For a weekend in Georgia, or trekking in the Caucasus Mountains

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Louise Barnett
Louise Barnett
I'm Louise Barnett, the editor at, where my days are filled with the exploration of myriad subjects that pique my curiosity and feed my ever-growing appetite for knowledge. From the latest in laser cutting technology to the timeless wisdom of yoga and meditation, my work allows me to dive deep into topics that not only fascinate me but also have the potential to improve our daily lives. I have a particular interest in how ancient practices meet modern life, leading me to explore everything from Ayurveda to minimalism and beyond. My journey has taught me the importance of balance—between innovation and tradition, action and reflection, and between the digital and the natural world. Each article I publish is a step towards understanding this balance better, hoping to inspire others along the way.

The Caucasus is magnificent and fascinating, far and near, it has a rich history but also a lively geopolitical situation. All this makes us want to go there for tourism.

The Caucasus has recently become an increasingly interesting destination for Polish tourists. The main reason for this is the European aspirations of Georgia, which has become a gateway to the Caucasus for many Poles through its search for allies among the countries of the Western world and its openness to tourism.

For a weekend in Georgia
For a weekend in Georgia

Personally, I particularly recommend trekking in Georgia and Armenia. Thanks to direct plane connections from Poland, you can get to Tbilisi, Kutaisi, Batumi or Yerevan after about 3.5 hours. This is a time comparable to flying to Scotland or Portugal.

Georgia offers a whole spectrum of attractions to the trustees. From the country’s history, dating back to antiquity, to the modern geopolitical issues of the region, which are of great interest, as well as magnificent landscapes and a rapidly developing tourist infrastructure.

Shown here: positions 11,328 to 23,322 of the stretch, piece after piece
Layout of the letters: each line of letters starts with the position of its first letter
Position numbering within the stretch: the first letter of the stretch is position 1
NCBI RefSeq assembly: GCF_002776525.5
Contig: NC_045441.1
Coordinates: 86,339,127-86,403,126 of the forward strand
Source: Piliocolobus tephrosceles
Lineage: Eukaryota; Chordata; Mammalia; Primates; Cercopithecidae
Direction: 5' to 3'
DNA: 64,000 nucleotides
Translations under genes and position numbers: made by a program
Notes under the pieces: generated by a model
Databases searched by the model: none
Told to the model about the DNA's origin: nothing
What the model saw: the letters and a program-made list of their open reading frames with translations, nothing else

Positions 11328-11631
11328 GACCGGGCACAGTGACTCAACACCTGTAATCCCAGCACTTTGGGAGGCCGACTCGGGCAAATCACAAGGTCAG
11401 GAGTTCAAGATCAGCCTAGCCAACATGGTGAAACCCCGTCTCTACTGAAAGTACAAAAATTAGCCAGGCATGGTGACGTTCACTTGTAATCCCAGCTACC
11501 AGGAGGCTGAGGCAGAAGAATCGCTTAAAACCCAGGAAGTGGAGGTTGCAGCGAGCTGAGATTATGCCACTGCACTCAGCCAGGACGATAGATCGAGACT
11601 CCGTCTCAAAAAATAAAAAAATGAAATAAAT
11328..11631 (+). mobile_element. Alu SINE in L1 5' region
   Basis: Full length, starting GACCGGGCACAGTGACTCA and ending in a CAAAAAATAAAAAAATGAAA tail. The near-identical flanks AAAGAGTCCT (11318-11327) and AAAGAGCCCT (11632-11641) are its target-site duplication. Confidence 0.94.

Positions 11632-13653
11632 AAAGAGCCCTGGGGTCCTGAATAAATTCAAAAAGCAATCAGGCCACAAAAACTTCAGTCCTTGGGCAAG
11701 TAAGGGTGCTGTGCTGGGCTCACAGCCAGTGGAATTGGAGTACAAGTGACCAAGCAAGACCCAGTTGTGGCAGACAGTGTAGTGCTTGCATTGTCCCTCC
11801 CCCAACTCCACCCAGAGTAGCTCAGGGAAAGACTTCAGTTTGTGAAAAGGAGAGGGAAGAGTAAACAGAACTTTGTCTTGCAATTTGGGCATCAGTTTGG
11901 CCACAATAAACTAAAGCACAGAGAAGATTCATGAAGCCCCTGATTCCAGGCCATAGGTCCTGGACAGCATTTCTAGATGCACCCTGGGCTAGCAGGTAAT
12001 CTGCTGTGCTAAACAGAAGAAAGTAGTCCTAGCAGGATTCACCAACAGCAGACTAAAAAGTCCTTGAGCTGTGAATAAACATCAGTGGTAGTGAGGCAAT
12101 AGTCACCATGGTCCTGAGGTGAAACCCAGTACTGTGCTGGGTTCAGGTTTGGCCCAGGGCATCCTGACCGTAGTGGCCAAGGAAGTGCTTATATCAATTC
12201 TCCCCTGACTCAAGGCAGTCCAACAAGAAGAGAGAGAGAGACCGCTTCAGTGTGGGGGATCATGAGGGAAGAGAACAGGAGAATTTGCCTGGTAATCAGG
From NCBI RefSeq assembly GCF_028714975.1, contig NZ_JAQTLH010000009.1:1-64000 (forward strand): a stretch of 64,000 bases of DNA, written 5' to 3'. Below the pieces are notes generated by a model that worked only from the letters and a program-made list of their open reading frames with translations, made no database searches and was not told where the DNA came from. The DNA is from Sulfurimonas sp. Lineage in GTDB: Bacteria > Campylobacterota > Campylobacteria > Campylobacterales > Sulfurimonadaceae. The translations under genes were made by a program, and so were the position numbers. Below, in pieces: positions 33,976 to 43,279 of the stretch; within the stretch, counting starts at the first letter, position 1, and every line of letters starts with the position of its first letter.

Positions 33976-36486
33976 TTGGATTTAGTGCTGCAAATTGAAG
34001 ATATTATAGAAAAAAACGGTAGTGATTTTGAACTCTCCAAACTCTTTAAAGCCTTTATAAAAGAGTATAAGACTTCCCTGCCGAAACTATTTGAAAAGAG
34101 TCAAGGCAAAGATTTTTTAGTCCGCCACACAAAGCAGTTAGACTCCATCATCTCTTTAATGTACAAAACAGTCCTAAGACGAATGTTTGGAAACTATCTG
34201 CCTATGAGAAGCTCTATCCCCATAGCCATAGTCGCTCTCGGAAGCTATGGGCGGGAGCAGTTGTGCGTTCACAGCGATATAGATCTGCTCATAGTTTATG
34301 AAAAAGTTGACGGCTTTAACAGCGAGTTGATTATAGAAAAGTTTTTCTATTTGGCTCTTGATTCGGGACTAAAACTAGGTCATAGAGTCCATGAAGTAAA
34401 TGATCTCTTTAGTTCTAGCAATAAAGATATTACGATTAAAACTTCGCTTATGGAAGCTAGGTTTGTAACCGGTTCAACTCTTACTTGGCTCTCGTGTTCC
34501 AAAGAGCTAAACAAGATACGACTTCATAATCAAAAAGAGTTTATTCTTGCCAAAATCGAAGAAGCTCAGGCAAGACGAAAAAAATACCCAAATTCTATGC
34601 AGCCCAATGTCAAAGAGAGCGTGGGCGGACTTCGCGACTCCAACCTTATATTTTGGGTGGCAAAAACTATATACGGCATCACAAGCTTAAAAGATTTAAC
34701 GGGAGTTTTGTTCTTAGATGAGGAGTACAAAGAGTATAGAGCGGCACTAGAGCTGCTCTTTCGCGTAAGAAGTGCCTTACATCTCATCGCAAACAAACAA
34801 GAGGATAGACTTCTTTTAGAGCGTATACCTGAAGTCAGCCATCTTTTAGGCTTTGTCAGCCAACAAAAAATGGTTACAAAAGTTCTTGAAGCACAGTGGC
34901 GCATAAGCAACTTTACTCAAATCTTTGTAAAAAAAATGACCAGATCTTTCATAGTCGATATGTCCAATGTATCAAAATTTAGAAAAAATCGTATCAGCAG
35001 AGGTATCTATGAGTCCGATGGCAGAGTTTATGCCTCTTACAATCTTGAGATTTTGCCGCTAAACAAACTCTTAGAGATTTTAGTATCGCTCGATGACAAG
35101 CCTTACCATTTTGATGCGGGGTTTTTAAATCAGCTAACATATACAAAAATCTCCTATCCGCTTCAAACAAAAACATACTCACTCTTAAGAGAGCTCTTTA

Georgia’s northern border runs along the ridge of the Greater Caucasus. Along it are beautiful lands far from civilization such as:

– Tushetia with a fascinating trekking route from Omalo to Shatilia

– Kazbek – not the highest but the most popular peak in Georgia

– Gudauri – the ski capital of Georgia

– South Ossetia – a region that does not recognize the sovereignty of Tbilisi

– Svaneti – a magnificent high-mountain region with the towns of Mestia and Ushguli and Georgia’s highest peak – Mt. Shkhara 5068 m above sea level.

– Abkhazia – a region that does not recognize the sovereignty of Tbilisi.

Trekking in the Caucasus
Trekking in the Caucasus

Kakheti, on the other hand, is a famous region in western Georgia from which great wines come, with vineyards intertwined with views of high mountains and semi-desert landscapes.

One of the coastal regions is Adjaria. Its capital is Batumi, known from the song of the Filipinas about tea fields. Here the hills of the Lesser Caucasus, overgrown with subtropical vegetation, almost enter the Black Sea.

Those who have met Georgia will want to go further into the Transcaucasus. He will certainly go to Armenia, which, like Georgia, has a direct plane connection to Poland and does not require us to have a visa.

Armenia is the first country in the world to adopt Christianity as a national religion. This took place in 301. Hence the numerous beautiful medieval monasteries scattered throughout its territory.

Wherever there are Armenians there are also khachkars, or richly decorated stone crosses. There are thousands of them in Armenia, and new ones are being produced all the time.

Armenia’s emblem includes Mount Ararat. It is clearly visible from many corners of the country including Yerevan but, interestingly, it is not on the territory of Armenia but Turkey. Over the centuries the territory of the Armenian state has changed, formerly the mountain was located in the center of Greater Armenia.

Armenia is also famous for sites several thousand years old such as Karahunj and Ughtasar.

Visiting Azerbaijan or Russia poses a bit more of a challenge for the Polish tourist due to the lack of direct flights to these countries, but also as a result of visa requirements.

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